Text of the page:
If you’re one who craves a little bit of variety after drinking the umpteenth can of beer of the day, here are five beer-based cocktail recipes that you can easily make.
Although Japanese sake been around for centuries, the past couple of years have seen its reputation grow across the world.
Love it or loathe it, but January is when most of us resolve to make this year better than the last, setting goals to look and feel better by the year’s end.
I’ve always been a big fan of Alone Time but struggled with it for the longest time. I like the freedom to do whatever I wanted to – watch a movie, have dinner, or a quiet drink – without relying on other people, but afraid that I’d be branded as a friendless loser, or worse, one who snubs friends.
Totally connected, without connection perfectly explains the dating scene these days. With dating apps like Tinder, connection becomes a mere swipe based on appearance, often resulting in a lot of non-committal conversations, and bad grammar.
In an industry where perception matters just as much as taste, serving a drink in the wrong container can really break the mood.
The Espresso Martini is an archetypal product of the ‘80s: bold and decadent, with a dash of vulgarity and tackiness for good measure.
There’s just no stopping the rise of artisanal spirits. What started out as a minor movement of small-batch distillers is now turning out to be a global trend, fueled by the demand for unique spirits whose tastes reflect the local ingredients and geography. We take a look at some of the most highly sought-after artisanal spirits, and why you might want to take a sip or ten when you’re in the area.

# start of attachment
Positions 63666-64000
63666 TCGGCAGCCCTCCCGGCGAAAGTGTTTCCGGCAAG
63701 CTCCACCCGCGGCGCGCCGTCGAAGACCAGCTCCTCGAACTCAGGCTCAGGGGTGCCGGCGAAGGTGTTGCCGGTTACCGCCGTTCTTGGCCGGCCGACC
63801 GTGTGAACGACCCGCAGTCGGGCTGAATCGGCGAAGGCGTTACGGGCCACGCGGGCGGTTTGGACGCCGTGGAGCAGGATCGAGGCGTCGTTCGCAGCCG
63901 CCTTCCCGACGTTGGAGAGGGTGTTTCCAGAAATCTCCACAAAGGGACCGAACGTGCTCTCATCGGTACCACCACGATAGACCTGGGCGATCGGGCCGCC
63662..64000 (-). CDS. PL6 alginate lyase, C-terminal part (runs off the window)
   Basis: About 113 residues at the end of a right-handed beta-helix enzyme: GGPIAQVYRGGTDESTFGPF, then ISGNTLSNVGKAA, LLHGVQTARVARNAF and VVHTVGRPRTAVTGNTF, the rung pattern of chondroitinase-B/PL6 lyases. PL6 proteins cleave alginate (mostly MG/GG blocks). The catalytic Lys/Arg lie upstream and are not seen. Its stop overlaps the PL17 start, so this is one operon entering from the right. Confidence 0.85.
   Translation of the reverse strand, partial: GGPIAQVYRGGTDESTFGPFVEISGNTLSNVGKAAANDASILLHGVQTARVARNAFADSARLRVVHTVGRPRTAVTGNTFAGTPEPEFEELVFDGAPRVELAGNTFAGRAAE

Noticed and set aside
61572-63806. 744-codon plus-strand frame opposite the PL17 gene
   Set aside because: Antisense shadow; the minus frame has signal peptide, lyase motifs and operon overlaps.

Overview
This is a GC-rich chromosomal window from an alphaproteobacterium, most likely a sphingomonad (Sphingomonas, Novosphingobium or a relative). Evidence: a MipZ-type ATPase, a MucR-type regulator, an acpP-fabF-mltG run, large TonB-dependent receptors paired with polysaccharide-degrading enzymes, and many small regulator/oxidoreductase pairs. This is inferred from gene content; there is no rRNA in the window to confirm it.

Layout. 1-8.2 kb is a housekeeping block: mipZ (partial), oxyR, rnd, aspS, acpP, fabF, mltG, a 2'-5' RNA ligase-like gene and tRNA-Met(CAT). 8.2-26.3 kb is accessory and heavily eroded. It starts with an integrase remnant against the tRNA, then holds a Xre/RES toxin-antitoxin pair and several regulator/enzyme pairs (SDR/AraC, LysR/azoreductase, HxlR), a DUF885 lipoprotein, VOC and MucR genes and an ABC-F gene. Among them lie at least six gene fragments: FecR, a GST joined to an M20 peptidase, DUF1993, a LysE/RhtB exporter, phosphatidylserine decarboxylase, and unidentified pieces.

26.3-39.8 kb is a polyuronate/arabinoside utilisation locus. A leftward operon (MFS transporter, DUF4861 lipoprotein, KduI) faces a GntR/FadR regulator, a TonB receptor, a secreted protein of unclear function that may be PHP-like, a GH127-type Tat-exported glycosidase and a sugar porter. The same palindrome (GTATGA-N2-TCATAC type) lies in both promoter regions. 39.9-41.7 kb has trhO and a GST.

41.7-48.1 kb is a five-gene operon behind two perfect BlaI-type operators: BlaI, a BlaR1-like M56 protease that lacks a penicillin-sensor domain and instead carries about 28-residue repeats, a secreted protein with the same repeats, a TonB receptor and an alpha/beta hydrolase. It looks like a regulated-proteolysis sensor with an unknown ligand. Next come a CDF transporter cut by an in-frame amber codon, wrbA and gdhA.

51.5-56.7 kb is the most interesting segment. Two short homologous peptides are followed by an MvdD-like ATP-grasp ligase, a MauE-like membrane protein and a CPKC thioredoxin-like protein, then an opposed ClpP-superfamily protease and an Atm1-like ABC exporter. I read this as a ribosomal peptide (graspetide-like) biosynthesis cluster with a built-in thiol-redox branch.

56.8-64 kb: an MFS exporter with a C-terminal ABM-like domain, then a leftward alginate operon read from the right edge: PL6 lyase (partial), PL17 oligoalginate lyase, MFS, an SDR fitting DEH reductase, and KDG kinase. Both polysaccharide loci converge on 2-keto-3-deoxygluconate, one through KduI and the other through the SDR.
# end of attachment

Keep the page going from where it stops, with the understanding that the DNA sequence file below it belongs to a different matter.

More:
The last year was undoubtedly a good year for pop music. From Carly Rae Jepson’s album Emotions to what possibly was the most surprisingly enjoyable albums of the year, Selena Gomez’s Revival, Top 40 hit lists were dominated by a healthy mix of stellar pop stars, indie acts, hiphop and EDM producers.
What is it?
According to the 1928 book It’s Cocktail Time in Cuba by Basil Woon, the Daiquiri was created in 1898 by American mining engineer Jennings Stockton Cox, who one day found himself in Cuba at gin o’clock (aka 8am) with a handful of limes, sugar and ice. But having run out of gin, he decided to improvise by swapping it out with rum – specifically a white rum called Bacardi Carta Blanca.